Wednesday 21 March 2018


Leinster SHC Quarter-final

Dublin v Galway

Croke Park, 2.0

There is just the right amount of hush about Galway to have any discerning Dub feeling uneasy. After two poor years, which started with the 2013 Leinster final loss, surely it is prime time for one of those supersonic Galway performances they major in when least expected.

They have forwards capable of unlocking a Dublin defence rebuilt during the spring and featuring a streak of championship innocence in Cian O'Callaghan and Chris Crummey. Both have had excellent leagues might have been in the team earlier, but this is still a higher altitude. Conal Keaney is playing wing back at 32; some day a really fast forward may test those well-travelled legs but Galway may be content to direct play away from Keaney given his ability to inspire Dublin in the air. If it were Kilkenny, of course, that is precisely where the gun would be pointed.

Throw in the immense pressure on Anthony Cunningham to get an overdue championship win against a high-ranked county and you have the kind of low publicity from which sparkling Galway hurling has sprung in the past. Has their league exit to Waterford, on a poor weather day in Walsh Park, been overplayed, all the more in light of Waterford's displays since? Maybe not with spectacular hurling, but Galway reached the quarter-finals in a steady campaign.

If Dublin looked less comfortable in Croke Park against Cork than in other more parochial venues then it could be said that most counties had wild form swings. It could also be said that the Dublin defensive formation has changed since then, with Peter Kelly moving to full-back.

The loss of Niall McMorrow is a hard blow as he was hurling well in a free-wheeling midfield role and recent challenges have advanced the selection claims of former Kerry hurler, Darragh O'Connell.

But Galway have been poking around too. John Hanbury, a tenacious player and All-Ireland minor winner in 2011, is selected at full-back where Galway were exploited by Dublin two years ago. Galway's injury losses include Niall, Daithi and David Burke, and Conor Cooney. The return of Cyril Donnellan offsets that to some extent.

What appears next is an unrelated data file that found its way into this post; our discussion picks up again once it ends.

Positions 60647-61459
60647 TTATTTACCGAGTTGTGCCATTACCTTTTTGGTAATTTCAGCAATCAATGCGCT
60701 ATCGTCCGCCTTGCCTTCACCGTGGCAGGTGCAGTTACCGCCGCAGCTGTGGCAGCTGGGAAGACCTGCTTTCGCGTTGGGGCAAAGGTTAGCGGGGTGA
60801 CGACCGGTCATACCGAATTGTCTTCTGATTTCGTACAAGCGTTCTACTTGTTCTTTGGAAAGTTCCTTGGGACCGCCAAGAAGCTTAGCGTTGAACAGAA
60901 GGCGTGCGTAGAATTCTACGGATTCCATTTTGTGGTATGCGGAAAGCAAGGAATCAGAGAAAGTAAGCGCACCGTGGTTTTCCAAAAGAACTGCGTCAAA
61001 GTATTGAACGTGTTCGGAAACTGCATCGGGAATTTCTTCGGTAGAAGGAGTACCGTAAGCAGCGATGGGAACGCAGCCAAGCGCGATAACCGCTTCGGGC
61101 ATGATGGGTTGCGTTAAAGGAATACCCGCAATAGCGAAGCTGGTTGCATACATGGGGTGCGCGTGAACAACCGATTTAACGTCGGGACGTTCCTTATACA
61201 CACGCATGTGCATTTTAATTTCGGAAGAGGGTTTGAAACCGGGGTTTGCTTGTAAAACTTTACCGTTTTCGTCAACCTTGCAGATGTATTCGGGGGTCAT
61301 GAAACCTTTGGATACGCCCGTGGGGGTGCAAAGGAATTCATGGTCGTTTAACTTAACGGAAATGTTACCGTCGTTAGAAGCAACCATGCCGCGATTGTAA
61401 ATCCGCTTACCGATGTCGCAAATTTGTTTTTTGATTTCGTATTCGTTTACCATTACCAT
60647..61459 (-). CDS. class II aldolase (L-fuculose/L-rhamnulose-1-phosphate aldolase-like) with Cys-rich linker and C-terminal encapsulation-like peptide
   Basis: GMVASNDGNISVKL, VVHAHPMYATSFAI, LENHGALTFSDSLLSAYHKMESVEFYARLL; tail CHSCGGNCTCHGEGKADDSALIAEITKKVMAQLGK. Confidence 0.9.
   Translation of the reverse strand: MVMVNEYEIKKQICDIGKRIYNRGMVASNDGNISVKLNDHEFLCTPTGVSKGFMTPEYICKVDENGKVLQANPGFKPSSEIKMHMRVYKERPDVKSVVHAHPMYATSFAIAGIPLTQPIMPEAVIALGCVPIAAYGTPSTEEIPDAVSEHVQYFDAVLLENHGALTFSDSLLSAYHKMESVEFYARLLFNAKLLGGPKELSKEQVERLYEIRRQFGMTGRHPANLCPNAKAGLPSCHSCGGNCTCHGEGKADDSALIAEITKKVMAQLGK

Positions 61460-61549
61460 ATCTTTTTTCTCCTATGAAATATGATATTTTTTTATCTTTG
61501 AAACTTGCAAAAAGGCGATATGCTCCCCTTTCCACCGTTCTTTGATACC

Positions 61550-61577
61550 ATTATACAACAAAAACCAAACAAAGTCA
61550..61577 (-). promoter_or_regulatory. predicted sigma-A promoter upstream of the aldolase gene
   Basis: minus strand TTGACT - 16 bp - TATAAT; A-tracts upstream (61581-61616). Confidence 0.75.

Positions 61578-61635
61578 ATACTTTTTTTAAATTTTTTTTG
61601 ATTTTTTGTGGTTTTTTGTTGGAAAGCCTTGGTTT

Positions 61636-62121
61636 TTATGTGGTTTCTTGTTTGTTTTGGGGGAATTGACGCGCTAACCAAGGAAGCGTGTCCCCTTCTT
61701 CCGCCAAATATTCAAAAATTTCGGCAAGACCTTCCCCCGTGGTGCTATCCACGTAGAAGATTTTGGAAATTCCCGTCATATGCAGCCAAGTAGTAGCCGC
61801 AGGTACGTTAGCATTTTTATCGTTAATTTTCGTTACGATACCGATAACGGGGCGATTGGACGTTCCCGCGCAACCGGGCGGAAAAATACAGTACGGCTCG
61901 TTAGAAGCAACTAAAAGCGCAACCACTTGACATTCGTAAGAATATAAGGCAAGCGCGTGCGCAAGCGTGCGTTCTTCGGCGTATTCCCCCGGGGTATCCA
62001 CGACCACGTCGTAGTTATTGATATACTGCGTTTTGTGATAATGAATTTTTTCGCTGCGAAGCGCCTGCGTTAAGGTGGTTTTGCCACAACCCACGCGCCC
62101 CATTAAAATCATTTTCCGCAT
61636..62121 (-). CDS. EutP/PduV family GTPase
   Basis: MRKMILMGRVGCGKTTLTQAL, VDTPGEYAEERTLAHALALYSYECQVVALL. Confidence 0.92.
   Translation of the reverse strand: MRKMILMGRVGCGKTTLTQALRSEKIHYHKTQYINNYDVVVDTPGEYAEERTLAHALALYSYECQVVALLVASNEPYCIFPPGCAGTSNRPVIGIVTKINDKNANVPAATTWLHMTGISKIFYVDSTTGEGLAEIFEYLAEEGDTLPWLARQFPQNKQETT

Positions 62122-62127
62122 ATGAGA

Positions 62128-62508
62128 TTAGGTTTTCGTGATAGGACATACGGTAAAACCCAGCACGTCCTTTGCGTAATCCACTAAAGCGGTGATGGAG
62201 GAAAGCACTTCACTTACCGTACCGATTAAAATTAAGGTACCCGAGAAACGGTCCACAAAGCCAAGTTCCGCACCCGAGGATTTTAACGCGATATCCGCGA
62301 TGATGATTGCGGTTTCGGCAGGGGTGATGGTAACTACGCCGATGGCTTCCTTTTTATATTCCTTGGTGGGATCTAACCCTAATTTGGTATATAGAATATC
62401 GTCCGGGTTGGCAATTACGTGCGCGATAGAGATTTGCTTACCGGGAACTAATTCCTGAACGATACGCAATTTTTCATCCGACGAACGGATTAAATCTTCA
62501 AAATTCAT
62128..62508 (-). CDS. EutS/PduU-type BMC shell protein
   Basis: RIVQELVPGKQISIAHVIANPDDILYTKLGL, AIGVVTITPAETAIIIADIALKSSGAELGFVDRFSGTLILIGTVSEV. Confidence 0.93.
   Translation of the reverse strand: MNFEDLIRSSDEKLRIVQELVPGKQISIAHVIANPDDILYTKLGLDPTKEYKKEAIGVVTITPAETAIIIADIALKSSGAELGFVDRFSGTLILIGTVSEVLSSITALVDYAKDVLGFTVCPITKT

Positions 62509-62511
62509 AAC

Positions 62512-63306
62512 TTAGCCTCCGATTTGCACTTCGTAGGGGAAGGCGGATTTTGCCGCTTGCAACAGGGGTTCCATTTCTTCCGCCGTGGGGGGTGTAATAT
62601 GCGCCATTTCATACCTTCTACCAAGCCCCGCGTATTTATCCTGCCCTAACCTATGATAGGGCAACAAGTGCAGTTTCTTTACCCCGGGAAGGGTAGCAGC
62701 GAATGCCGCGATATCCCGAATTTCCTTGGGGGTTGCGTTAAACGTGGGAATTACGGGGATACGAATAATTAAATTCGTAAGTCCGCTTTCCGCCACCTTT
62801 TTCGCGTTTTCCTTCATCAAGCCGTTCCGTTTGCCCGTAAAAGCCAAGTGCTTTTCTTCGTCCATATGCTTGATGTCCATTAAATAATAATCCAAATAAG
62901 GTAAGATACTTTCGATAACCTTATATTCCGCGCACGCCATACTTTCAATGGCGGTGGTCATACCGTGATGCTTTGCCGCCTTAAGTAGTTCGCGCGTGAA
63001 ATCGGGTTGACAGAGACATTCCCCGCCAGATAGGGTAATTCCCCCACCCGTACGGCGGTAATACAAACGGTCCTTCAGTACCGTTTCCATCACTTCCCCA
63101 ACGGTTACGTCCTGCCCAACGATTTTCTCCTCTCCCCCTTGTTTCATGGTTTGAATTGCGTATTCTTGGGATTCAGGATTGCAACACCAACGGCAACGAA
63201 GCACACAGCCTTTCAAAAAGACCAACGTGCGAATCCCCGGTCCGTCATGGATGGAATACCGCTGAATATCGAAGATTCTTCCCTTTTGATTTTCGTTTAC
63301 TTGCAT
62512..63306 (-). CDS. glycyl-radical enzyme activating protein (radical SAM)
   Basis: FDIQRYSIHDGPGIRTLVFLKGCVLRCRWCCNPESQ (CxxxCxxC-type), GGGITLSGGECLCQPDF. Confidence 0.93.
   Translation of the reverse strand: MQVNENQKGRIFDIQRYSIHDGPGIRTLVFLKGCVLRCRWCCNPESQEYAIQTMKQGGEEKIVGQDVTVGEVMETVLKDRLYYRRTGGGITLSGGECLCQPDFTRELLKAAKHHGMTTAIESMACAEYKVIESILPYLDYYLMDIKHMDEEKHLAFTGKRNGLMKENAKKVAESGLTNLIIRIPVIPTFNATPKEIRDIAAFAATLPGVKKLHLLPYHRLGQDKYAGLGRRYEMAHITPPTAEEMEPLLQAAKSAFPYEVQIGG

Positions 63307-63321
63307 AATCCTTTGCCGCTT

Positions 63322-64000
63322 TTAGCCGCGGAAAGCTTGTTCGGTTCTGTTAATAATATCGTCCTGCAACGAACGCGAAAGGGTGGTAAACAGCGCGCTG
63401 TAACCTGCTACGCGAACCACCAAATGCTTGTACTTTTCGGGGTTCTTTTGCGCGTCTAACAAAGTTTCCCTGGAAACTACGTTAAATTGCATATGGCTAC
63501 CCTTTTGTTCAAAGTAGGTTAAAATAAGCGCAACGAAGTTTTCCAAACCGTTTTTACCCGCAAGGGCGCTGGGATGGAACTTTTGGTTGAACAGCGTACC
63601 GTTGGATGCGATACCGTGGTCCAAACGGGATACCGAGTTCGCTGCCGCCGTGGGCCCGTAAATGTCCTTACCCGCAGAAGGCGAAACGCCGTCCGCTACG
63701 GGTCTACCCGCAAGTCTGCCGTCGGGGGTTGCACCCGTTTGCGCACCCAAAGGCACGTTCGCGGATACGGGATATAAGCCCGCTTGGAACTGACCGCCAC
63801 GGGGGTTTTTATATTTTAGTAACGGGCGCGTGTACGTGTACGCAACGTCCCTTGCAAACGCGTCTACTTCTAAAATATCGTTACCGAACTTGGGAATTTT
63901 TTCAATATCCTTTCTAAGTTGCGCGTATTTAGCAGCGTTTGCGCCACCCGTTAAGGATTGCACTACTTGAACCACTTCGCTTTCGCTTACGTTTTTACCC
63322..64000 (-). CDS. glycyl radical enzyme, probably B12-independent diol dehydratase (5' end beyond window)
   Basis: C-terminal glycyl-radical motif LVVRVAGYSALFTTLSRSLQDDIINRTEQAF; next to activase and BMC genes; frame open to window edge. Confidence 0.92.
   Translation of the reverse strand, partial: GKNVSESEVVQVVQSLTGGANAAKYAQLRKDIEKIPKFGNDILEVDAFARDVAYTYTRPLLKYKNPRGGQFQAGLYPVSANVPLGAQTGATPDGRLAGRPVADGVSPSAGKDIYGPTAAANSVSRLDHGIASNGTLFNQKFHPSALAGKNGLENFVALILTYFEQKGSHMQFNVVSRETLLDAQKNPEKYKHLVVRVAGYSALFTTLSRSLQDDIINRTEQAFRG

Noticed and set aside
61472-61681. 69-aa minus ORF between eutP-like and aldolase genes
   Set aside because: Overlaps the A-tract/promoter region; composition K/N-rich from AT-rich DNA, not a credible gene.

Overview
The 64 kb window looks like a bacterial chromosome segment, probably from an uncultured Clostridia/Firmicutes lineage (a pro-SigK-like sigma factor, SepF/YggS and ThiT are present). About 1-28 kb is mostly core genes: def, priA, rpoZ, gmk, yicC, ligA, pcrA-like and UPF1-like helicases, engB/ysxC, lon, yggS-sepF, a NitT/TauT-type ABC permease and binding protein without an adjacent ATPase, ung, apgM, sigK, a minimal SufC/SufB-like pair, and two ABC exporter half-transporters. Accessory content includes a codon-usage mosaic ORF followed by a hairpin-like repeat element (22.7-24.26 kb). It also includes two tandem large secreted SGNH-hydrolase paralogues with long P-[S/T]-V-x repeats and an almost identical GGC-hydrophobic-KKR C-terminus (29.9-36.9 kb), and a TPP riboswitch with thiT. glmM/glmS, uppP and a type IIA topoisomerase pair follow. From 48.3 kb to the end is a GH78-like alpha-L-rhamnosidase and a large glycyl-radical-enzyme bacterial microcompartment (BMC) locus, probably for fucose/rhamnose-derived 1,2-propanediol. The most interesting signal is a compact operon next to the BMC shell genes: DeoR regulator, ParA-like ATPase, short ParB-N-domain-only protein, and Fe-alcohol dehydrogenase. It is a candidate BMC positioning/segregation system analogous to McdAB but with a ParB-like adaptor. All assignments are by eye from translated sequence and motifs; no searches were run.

Then there is Joe Canning who in spite of Kelly's subsequent All-Star garland, nearly turned the Leinster final of 2013. With Joe there's always a chance.

Dublin: A Nolan; C O'Callaghan, P Kelly, P Schutte; S Durkin, C Crummey, C Keaney; J McCaffrey, S Lambert; R O'Dwyer, L Rushe, D Sutcliffe; D O'Callaghan, D Treacy, M Schutte.

Galway: C Callanan; J Coen, J Hanbury, P Mannion; D Collins, I Tannian, G McInerney; J Cooney, A Harte; A Smith, C Donnellan, J Glynn; C Mannion, J Canning, J Flynn.

Verdict: Dublin

Leinster SFC Quarter-final

Dublin v Longford

Croke Park, 4.0

The 16-point handicap being offered - the precise margin of defeat for Kildare, Meath, Wexford and Westmeath in recent Leinster Championship games against Dublin - offers a withering summary of Longford's prospects. No team in the province has come within 10 points since Meath went down by seven in the 2013 final. Louth also took a 16-point hit in 2012.

In that context all you can do is either derive voyeuristic value from a likely Longford lashing or hope for some defiant passages of play from Jack Sheedy's men. They have the comfort of being well into bonus territory, having earned promotion from Division 4 and celebrated a heartening win over Offaly two weeks ago.